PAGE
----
Hi I'm Jared Hoff, Portfolio Manager at Federated Investors.
How are dividend stocks affected by interest rate fluctuations?
The question about interest rates I think provides a good example of how investors can benefit over the long run by focusing on businesses rather than stocks. But it's certainly true, as we think about stock prices as interest rates rise and fall in the short term, some dividend stocks react like bonds. We see this especially in the real estate sector, in regulated utilities, and in telecom shares which tend to perk up when rates decline, and then they tend to under perform in the early innings of a period of rising rates.
By and large though these share price reactions have been somewhat knee-jerk in nature, and longer term performance of these dividend rich stocks has been pretty independent of short-term rate movements. Looking beyond those short-term share price movements I think what's more important for dividend investors is to focus on the quality of the underlying business, and its ability to fund business activities in all kinds of interest rate and credit environments through the cycle. And of course they should focus on the durability of the balance sheet and cash flow to support a high and rising dividend stream.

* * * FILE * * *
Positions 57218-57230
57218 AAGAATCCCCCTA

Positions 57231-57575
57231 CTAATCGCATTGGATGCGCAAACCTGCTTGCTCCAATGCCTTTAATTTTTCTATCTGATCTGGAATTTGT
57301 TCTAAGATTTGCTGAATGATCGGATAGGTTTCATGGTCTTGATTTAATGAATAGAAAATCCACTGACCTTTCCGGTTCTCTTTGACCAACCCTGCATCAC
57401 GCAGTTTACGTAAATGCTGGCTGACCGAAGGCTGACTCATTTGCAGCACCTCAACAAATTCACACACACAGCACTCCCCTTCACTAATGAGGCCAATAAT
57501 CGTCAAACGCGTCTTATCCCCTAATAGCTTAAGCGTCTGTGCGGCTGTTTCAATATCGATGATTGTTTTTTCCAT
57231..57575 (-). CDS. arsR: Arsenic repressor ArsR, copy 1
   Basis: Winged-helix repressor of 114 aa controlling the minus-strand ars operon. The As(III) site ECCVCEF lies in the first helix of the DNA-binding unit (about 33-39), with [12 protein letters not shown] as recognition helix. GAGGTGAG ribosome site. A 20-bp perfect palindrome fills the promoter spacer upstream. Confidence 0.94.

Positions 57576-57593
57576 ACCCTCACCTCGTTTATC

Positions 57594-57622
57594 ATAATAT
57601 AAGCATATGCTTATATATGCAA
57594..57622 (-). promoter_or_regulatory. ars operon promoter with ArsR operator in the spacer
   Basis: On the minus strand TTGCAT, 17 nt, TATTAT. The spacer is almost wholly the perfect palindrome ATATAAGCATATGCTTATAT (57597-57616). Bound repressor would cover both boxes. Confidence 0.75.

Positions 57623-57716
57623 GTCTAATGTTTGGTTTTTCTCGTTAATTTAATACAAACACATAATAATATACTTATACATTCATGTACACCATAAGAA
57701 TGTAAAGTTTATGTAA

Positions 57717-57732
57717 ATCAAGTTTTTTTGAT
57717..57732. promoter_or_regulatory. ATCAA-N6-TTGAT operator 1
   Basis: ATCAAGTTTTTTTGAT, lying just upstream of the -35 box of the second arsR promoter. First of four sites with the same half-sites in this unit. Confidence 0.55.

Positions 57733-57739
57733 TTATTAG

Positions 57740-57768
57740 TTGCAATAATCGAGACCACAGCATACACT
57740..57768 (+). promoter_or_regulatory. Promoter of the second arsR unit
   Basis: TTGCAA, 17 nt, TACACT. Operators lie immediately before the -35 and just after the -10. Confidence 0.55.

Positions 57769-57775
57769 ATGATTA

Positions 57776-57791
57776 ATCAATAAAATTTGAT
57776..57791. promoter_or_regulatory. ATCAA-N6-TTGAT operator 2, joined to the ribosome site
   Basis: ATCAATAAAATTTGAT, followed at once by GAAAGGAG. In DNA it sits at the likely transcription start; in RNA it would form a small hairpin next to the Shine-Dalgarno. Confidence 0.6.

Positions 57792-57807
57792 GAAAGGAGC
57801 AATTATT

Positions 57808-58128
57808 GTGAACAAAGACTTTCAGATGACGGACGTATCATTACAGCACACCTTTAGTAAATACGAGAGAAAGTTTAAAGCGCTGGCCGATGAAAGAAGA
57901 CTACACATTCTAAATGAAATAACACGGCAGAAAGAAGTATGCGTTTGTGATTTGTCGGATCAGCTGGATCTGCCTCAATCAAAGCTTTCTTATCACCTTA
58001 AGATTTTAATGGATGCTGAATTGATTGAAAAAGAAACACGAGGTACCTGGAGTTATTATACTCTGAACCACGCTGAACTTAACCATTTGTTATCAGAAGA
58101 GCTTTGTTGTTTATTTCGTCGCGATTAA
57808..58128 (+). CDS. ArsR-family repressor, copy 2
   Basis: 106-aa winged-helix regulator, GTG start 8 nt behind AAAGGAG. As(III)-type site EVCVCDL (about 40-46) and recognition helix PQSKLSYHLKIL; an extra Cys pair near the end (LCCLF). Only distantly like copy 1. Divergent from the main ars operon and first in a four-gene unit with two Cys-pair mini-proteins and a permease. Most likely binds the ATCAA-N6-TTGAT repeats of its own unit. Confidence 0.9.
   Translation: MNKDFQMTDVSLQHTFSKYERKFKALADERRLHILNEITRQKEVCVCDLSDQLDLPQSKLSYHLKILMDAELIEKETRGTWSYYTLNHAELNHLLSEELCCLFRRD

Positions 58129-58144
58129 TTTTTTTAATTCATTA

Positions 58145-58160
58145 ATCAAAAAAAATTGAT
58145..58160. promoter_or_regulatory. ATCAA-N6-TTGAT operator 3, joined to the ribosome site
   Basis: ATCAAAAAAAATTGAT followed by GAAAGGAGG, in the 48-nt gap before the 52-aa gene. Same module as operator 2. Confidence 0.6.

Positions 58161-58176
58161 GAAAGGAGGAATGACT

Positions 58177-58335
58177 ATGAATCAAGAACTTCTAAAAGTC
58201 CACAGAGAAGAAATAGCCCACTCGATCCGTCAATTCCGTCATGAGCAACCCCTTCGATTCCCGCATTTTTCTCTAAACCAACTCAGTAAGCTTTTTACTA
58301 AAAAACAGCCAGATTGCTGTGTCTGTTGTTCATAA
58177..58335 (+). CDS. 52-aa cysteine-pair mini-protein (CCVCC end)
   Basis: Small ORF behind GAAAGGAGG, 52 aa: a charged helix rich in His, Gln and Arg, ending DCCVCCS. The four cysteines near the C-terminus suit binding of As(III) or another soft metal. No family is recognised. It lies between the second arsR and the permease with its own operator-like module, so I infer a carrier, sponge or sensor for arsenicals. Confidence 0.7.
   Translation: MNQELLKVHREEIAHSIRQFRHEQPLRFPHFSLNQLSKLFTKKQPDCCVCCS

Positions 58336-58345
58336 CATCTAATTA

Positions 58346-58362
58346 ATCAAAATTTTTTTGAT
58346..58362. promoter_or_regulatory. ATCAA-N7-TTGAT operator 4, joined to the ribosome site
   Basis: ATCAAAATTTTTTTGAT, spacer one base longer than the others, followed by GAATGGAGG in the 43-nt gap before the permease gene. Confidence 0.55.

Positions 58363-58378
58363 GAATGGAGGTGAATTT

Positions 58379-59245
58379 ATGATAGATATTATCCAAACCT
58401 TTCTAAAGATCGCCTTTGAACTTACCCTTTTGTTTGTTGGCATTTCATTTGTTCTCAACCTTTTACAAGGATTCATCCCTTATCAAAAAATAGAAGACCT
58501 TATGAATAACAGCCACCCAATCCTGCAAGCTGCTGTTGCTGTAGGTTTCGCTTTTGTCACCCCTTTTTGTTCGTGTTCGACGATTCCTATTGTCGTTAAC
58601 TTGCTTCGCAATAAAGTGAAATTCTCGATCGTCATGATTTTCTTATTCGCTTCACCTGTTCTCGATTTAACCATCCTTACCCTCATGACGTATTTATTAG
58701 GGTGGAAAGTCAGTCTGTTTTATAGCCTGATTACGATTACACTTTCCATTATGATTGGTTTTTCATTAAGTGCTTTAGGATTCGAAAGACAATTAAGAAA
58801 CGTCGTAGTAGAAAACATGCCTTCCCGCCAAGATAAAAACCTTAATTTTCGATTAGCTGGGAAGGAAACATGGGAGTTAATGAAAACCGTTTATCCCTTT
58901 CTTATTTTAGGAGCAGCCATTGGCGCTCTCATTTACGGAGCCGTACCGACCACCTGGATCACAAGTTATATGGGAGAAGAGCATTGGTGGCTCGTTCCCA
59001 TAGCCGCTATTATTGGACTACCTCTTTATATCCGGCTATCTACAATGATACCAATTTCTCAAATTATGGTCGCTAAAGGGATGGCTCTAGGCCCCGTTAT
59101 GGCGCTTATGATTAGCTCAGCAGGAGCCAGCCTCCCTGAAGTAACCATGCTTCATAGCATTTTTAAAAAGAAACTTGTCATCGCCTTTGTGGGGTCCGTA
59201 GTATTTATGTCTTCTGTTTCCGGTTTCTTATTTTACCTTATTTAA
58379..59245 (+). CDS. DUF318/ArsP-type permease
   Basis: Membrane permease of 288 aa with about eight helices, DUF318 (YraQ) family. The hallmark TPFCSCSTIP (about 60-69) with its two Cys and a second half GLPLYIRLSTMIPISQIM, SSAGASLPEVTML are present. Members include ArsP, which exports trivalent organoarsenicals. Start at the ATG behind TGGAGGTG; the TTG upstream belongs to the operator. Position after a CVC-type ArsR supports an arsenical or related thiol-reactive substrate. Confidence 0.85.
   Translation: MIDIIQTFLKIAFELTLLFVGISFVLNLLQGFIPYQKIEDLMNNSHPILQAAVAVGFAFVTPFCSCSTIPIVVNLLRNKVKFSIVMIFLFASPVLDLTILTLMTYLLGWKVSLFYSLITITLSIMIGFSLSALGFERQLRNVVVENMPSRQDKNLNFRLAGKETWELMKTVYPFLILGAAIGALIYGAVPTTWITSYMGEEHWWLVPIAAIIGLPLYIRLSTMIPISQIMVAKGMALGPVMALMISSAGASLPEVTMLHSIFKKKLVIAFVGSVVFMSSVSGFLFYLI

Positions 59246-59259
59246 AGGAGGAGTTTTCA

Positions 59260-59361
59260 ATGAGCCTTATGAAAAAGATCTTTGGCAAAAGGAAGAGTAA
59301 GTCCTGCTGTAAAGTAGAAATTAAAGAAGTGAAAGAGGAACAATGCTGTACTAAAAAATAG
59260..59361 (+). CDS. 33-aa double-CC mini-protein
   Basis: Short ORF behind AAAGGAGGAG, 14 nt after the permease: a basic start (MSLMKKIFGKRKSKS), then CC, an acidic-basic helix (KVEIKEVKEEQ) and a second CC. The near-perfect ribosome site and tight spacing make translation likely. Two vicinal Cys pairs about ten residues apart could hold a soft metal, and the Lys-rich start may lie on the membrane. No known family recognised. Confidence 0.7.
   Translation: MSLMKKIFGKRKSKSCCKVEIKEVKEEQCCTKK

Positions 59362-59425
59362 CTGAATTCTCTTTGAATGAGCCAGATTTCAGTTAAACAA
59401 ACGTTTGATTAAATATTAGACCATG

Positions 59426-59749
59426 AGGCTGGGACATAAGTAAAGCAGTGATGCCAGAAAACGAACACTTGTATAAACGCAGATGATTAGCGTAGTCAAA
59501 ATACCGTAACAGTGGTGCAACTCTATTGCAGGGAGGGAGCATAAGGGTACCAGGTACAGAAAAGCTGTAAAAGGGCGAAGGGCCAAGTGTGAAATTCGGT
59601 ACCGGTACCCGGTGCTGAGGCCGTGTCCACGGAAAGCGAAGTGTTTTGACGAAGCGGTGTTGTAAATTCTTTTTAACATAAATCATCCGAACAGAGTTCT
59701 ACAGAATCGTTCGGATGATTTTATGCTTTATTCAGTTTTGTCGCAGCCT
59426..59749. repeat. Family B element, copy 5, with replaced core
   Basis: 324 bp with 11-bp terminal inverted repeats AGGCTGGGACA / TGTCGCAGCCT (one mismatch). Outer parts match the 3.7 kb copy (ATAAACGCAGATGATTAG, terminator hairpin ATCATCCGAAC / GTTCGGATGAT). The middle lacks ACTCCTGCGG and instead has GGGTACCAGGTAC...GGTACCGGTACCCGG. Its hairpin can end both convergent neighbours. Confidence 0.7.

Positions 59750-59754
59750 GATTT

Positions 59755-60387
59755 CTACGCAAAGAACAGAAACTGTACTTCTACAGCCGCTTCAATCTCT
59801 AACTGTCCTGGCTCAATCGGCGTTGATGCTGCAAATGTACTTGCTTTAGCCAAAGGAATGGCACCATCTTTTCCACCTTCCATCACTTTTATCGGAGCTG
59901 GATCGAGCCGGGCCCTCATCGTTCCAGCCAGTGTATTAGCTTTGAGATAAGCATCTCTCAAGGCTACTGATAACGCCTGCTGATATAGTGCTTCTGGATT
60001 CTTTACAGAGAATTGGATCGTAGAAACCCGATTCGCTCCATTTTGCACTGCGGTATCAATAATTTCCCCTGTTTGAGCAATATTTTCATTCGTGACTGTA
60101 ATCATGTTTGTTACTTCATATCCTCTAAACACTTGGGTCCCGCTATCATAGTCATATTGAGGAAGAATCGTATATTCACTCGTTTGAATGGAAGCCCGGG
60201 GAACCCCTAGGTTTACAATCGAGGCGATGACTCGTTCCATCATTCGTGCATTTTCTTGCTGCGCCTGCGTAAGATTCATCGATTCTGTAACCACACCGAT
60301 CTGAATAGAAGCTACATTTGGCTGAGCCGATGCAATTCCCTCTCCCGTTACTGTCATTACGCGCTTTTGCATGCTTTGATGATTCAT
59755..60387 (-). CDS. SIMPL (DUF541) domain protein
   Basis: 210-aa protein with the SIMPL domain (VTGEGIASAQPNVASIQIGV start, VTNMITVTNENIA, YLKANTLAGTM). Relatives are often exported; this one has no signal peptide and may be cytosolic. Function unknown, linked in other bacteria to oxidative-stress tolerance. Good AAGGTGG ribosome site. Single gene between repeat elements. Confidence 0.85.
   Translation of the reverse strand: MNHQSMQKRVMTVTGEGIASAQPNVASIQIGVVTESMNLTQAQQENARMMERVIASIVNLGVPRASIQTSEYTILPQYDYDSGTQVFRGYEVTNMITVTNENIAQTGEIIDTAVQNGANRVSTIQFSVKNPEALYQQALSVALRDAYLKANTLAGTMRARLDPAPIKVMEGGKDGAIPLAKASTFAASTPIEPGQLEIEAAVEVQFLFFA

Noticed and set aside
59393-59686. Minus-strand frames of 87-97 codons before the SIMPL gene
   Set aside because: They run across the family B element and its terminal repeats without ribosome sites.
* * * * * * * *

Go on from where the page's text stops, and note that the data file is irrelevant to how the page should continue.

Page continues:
What role do dividends play in a persistent low-rate environment?
Regarding the persistent low-rate environment that we've been in, I think what's important to note is that it's happening in a setting where there is a secular rising demand for income. We have an aging population in the US, and people are turning 65 and entering retirement at a faster pace. And the great news is, as healthcare improves, retirees can now expect to live longer more active lives. But as those demographic trends accelerate, so does the need for income, and the traditional sources of income in retirement that served investors for decades, high quality bonds, CDS, savings accounts. They no longer offer as compelling a cash flow stream as they have in the past, and there's a scarcity of income.
But the good news is that hiding in plain sight is a strong source of income that's been rising over time. And I'm referring to the dividend stock universe. Right now there are whole host of high quality companies whose stocks are providing an income stream that's more attractive than a lot of high quality bonds. Plus, dividend stocks can provide something that most bonds can never give us, and that's a source of rising income through dividend growth. And that can help retirees address their rising expenses over the years.
Views are as of 10/21/19, and are subject to change based on market conditions and other factors. These views should not be construed as a recommendation for any specific security or sector. Past performance is no guarantee of future results. There are no guarantees that dividend paying stocks will continue to pay dividends. In addition, dividend paying stocks may not experience the same capital appreciation potential as non-dividend paying stocks. Stocks are subject to risk and fluctuate in value. Principal loss is possible. Stocks offer higher return potential, but their prices are more volatile than those of bonds. Unlike stocks, bank savings accounts and CDs are FDIC insured and offer stable principal. Federated Equity Management Company of Pennsylvania 19-30142 (10/19)